Beauty of art within tragic gaol
Roebourne Art Group celebrated the opening of its new gallery in the old Roebourne gaol precinct last Friday night.
Dozens of people enjoyed drinks, hors d’oeuvres, and presentations and viewed the group’s artworks in a beautiful heritage-listed setting.
The group has moved into the facility after several months of having no permanent premises.
RAG chief executive Rex Widerstrom said it was a new beginning for the group.
RAG had to vacate its former premises back in March after being served an eviction notice from its corporation-owned building. “We’ve been in a substandard premises for so long so we did have to shut down and an arts centre’s not an easy thing to move,” Mr Widerstrom said.
“It got to the point where water was coming out of the powerpoints in the wet season, there was hazards galore where we were, so in the end Worksafe condemned it and that was sort of the trigger really.”
Mr Widerstrom said the group had received lots of community support during the tough times.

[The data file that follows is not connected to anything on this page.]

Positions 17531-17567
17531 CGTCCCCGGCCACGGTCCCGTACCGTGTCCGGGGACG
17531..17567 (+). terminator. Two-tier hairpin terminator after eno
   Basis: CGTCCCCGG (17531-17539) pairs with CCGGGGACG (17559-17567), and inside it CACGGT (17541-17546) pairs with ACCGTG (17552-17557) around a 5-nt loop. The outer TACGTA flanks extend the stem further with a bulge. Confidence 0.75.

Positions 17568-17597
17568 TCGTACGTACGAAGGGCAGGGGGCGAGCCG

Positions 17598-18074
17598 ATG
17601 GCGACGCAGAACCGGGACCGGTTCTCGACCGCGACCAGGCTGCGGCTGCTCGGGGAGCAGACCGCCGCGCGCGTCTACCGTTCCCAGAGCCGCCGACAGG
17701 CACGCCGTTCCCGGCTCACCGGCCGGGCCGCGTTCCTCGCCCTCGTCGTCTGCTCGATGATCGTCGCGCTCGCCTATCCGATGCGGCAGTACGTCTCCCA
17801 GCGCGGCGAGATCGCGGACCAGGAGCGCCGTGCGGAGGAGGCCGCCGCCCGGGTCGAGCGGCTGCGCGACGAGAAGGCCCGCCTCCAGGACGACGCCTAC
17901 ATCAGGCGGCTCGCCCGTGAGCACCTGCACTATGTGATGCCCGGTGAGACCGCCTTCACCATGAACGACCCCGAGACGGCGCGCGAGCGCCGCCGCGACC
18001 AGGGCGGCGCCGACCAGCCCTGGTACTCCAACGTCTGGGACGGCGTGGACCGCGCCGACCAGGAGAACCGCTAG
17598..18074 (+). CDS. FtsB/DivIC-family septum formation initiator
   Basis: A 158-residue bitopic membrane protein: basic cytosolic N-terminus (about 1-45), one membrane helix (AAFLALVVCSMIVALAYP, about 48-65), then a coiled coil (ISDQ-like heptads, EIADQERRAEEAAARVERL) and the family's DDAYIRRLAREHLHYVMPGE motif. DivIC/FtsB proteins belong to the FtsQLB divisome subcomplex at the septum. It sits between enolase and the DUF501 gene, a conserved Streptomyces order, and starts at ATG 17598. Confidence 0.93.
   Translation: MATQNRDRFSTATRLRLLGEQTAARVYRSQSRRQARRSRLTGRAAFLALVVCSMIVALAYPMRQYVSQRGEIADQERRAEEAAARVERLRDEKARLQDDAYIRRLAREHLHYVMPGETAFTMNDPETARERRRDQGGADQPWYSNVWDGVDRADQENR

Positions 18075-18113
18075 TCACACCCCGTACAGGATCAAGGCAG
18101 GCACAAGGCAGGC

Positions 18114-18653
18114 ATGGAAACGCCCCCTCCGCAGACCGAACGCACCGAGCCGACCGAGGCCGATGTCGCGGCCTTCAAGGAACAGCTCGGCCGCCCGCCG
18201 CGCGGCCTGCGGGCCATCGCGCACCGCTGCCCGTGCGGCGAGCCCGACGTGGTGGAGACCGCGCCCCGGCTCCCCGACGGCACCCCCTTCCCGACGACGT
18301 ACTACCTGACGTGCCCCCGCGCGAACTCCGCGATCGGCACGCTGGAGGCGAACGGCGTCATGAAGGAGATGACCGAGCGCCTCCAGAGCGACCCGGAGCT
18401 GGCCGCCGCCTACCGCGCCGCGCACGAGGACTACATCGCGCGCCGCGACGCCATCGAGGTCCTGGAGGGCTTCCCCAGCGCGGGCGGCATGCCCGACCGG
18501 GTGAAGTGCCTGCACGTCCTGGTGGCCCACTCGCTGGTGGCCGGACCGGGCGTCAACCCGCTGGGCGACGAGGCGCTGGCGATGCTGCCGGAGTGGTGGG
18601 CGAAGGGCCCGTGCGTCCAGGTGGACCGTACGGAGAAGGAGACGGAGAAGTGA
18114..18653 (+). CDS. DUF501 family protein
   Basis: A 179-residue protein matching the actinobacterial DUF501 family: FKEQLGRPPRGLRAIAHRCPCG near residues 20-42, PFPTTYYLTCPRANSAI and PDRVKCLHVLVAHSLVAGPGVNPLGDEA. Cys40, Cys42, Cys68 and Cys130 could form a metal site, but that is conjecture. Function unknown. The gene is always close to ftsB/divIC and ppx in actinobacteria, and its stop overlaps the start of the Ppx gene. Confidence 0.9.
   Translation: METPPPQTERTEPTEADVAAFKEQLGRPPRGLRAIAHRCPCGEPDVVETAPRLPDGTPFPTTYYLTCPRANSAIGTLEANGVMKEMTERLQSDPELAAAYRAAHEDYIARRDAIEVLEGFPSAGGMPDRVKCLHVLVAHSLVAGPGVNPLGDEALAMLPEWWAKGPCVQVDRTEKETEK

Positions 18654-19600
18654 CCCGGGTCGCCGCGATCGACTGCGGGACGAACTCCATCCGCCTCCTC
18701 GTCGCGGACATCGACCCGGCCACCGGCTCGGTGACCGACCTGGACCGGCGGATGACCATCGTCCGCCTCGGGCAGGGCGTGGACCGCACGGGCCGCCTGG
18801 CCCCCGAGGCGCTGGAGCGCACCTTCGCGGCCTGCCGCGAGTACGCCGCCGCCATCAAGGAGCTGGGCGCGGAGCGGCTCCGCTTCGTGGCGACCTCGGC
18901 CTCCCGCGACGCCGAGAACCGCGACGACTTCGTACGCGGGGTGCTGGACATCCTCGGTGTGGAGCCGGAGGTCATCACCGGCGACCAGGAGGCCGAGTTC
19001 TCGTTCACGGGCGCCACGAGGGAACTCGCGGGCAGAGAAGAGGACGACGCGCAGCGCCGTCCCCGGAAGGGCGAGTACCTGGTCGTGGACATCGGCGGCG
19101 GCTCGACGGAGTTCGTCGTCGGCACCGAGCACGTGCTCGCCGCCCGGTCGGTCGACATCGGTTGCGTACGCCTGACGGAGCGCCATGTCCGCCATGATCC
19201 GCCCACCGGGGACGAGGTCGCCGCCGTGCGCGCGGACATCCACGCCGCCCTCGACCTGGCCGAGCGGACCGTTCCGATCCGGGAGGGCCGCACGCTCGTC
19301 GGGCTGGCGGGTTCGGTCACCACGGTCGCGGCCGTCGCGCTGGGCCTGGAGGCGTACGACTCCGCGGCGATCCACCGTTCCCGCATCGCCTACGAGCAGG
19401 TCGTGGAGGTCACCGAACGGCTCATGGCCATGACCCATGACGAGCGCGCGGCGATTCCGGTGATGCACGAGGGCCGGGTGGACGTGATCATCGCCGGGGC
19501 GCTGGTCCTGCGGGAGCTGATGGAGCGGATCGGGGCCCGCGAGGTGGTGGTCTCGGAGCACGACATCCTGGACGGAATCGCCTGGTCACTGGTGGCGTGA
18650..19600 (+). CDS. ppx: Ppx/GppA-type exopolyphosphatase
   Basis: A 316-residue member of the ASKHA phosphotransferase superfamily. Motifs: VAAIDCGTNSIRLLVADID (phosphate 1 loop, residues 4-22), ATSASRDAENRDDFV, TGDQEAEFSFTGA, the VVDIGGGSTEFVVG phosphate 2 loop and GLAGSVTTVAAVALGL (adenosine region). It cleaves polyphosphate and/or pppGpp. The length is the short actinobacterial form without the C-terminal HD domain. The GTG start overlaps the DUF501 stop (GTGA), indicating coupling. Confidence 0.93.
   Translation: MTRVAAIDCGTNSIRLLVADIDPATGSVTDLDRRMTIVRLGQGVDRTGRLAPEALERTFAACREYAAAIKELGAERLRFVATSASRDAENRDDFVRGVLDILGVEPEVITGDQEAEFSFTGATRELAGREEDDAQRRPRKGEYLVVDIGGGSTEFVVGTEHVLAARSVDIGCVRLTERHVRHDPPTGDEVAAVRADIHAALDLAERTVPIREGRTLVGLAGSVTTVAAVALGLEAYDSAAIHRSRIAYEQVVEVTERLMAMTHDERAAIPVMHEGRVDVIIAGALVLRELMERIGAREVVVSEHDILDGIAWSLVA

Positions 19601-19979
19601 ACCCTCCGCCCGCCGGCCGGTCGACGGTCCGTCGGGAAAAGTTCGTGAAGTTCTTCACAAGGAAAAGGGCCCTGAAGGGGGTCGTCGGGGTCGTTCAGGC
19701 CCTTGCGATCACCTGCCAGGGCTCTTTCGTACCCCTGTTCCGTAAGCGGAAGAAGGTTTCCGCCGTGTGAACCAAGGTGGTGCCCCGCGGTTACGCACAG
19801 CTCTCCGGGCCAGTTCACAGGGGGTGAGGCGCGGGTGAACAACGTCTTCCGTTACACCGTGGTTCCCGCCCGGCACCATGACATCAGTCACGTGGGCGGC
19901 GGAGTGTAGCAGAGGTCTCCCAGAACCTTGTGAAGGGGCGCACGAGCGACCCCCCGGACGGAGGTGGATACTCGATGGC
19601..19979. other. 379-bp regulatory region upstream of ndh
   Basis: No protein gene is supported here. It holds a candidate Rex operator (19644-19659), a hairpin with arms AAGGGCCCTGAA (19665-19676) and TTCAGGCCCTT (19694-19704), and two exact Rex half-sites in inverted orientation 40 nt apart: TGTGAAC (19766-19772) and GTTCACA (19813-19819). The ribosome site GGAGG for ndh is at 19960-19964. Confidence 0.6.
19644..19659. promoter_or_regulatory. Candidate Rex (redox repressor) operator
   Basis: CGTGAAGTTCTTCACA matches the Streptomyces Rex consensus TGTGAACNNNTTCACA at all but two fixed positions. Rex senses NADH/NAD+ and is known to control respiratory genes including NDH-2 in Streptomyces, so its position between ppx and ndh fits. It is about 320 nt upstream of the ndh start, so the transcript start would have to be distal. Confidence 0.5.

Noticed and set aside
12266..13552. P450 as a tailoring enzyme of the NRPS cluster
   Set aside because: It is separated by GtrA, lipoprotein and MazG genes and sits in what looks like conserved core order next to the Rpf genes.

“I went on the web and said to the wider community ‘help!’ and the mob were quite concerned but I said ‘I’ve got a feeling the Pilbara will save us’ and it did,” he said.
At the opening, museum curator Eileen Wright told the crowd about the gaol’s tragic indigenous history. “Roebourne gaol was the first gaol in the North West and therefore was the meeting point of colonial law and order governance and control of the Aboriginal inhabitants of this land,” she said.
Built in 1896, the gaol was designed to accommodate 14 prisoners but often housed up to 40, many of whom were indigenous people who had rebelled against the slave labour they had been forced into.
“The other major reason they were here was for spearing cattle or otherwise impinging on pastoral land that they no longer had access too tht was their traditional land,” Ms Wright said.
“You can imagine the grief and the bewilderment of the people in here.”
Mr Widerstrom said some members of RAG were apprehensive about moving to the gaol. “That was an issue for our mob and some of them said ‘I don’t think the spirits are going to be happy’,” Mr Widerstrom said.
“I went, as I always do, to (elders) Pansy (Hicks) and Violet (Samson) and I said ‘what’s the feeling?’ and they said, ‘the spirits are there, we’re doing something beautiful, we’re continuing their culture, we’re increasing respect for their culture, what better use could such a tragic place be put to?’.”
Get the latest news from thewest.com.au in your inbox.
Sign up for our emails